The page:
Joan Rivers, a stand-up comedian, writer and outrageous television personality best known for hurling cutting barbs at fellow celebrities as well as herself, has died. She was 81.
She died Thursday, according to an emailed statement by her daughter, Melissa Rivers. She was admitted to Mount Sinai Hospital in New York on Aug. 28 after going into cardiac arrest during a throat procedure.
With her rapid-fire, nasal, Brooklyn-inflected delivery, Rivers specialized in celebrity gossip, ribaldry and insults, regaling audiences with the catchphrase, Can we talk?
Elizabeth Taylor’s so fat she puts mayonnaise on aspirin, she cracked. Another of her zingers: Bo Derek is so dumb she studies for a Pap test.
Having been in show business for more than half a century, Rivers was perhaps most famous for her annual TV appearances at the Oscars and other awards shows, where she provided snarky commentary on red-carpet couture, helped by a panel from her weekly show Fashion Police on the E! Network.
As a proponent of plastic surgery, Rivers made no apologies for her multiple procedures, saying: Better a new face coming out of an old car than an old face coming out of a new car.
She also was the star, with her daughter, of the reality show Joan & Melissa: Joan Knows Best? on WE TV and an Internet interview show, In Bed With Joan.
Joan Alexandra Molinsky was born on June 8, 1933, in Brooklyn, New York, according to an article she wrote in 2006 for the New York Times. Her parents, Meyer C. Molinsky, a physician, and the former Beatrice Grushman, were Russian Jewish immigrants who eventually settled in Larchmont, a wealthy New York City suburb.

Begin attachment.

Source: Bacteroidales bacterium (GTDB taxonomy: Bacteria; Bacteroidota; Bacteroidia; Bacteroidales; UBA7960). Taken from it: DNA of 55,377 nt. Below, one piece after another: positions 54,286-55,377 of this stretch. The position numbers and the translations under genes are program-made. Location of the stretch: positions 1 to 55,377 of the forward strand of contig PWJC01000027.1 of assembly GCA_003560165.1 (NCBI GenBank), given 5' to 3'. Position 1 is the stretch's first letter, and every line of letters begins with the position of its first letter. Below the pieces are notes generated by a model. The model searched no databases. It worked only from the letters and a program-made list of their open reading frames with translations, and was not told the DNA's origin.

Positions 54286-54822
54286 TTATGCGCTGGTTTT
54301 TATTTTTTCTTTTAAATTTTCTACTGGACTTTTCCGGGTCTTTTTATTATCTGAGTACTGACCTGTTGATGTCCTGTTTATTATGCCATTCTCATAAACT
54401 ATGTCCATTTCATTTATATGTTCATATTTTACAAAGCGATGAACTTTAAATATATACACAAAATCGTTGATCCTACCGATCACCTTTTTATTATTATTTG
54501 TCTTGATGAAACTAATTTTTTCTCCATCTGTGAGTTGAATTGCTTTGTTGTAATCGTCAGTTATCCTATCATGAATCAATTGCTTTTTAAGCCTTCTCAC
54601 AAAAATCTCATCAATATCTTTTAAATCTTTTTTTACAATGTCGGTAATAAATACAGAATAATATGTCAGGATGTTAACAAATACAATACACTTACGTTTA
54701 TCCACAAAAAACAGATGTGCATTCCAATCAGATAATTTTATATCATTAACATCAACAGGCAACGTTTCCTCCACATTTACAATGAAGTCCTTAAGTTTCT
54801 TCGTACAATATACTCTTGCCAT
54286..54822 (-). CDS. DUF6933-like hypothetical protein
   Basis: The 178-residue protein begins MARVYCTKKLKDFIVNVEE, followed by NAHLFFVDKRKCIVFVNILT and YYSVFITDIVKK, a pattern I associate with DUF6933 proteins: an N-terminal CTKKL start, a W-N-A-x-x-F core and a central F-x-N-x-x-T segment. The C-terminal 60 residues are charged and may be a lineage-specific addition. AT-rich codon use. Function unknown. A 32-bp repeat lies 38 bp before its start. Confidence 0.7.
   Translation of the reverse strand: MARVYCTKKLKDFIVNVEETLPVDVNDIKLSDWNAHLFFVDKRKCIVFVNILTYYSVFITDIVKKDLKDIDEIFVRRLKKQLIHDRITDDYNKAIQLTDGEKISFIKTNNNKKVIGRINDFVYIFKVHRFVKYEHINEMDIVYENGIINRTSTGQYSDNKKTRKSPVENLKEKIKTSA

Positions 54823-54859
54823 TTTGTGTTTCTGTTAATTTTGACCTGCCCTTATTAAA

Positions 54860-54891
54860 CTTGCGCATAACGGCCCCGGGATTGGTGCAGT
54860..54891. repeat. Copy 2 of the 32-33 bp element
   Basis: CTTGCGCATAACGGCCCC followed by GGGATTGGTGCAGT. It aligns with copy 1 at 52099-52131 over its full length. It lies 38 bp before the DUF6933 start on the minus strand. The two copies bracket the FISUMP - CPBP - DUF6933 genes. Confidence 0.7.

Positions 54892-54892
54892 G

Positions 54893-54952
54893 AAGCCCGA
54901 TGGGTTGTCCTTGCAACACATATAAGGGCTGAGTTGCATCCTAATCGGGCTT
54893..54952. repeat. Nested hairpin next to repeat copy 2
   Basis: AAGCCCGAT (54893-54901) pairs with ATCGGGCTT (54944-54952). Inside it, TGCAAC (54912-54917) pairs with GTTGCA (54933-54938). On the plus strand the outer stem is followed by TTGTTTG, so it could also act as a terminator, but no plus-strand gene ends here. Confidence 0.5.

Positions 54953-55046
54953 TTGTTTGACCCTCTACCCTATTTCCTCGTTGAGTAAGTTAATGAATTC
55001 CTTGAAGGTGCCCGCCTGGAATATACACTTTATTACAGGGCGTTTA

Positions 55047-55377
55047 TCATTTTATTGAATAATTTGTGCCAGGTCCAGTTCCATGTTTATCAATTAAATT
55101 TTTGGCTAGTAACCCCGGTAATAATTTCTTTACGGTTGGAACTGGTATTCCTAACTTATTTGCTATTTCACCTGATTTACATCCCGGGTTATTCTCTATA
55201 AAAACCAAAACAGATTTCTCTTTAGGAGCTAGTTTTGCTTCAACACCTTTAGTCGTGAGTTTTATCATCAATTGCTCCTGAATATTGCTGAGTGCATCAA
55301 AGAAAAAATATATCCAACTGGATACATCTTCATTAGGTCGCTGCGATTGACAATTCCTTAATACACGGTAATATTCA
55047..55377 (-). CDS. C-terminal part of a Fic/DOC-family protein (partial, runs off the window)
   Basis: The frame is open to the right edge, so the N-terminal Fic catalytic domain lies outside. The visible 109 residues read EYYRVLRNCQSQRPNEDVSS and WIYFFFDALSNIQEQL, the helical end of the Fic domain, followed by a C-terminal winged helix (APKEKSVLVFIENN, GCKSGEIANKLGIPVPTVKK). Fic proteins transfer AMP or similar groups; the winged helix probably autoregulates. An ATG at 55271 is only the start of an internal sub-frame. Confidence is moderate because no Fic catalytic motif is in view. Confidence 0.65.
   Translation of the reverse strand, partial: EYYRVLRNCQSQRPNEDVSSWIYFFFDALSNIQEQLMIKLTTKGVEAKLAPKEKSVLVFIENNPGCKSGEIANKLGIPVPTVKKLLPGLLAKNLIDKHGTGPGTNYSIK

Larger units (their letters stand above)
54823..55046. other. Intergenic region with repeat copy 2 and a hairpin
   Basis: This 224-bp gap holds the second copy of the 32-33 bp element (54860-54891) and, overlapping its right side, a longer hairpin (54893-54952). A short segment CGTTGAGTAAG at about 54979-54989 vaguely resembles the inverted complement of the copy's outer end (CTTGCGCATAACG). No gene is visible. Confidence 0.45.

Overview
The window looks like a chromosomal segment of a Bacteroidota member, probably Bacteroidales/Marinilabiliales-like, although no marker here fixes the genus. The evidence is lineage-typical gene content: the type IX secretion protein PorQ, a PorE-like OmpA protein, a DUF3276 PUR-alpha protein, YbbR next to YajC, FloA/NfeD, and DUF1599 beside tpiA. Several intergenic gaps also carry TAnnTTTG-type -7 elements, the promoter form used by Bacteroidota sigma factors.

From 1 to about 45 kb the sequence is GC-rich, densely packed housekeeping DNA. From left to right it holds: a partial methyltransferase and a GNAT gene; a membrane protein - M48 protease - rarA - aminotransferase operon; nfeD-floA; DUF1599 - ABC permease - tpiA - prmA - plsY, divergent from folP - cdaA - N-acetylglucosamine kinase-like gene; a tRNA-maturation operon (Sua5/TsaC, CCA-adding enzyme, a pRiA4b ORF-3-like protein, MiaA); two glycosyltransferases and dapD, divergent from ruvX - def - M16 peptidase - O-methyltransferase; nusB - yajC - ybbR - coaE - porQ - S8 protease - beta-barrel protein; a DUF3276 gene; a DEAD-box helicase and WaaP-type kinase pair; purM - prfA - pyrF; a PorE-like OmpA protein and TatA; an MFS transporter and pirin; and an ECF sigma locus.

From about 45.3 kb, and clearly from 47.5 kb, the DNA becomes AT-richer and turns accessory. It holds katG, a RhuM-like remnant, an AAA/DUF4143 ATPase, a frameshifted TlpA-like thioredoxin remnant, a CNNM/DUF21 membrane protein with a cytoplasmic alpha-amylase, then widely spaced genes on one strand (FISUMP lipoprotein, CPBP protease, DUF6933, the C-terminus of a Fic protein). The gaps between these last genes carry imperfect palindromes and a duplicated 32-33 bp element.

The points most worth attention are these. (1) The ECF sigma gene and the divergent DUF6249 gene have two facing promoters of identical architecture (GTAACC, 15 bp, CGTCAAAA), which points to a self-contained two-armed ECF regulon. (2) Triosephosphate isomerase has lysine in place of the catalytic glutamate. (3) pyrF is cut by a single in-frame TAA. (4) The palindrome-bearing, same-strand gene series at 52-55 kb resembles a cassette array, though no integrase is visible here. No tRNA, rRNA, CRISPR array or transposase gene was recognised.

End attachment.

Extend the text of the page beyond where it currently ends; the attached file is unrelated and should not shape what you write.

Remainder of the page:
Later, she mined her childhood for comic material.
I knew I was an unwanted baby when I saw that my bath toys were a toaster and a radio, she said.
Rivers’ first jobs were in the fashion industry. She quit to pursue acting in the late 1950s. In 1961, she joined the improvisation troupe Second City in Chicago, where she honed her comic persona.
She first came to national attention as a guest on The Tonight Show with Johnny Carson in 1965. By the late 1970s, she was one of the most prominent comedians in the country, making regular appearances on TV, in the movies and performing stand-up in Las Vegas.
In 1986, Rivers announced she would host a late-night talk show on the new Fox TV network, alienating Carson, her longtime mentor. Her show flopped, and she was fired in 1987. Shortly afterward, her husband, Edgar Rosenberg, the show’s executive producer, committed suicide.
In 1992, Rivers began selling a line of jewelry on QVC, then expanded into clothing and fashion items. In 1995, she began doing fashion commentary at awards shows.
She stayed busy writing books of comedy, memoirs and fashion advice – about a dozen in all.
My mother’s greatest joy in life was to make people laugh, Melissa Rivers said. Although that is difficult to do right now, I know her final wish would be that we return to laughing soon.
Rivers is survived by her daughter and a grandson.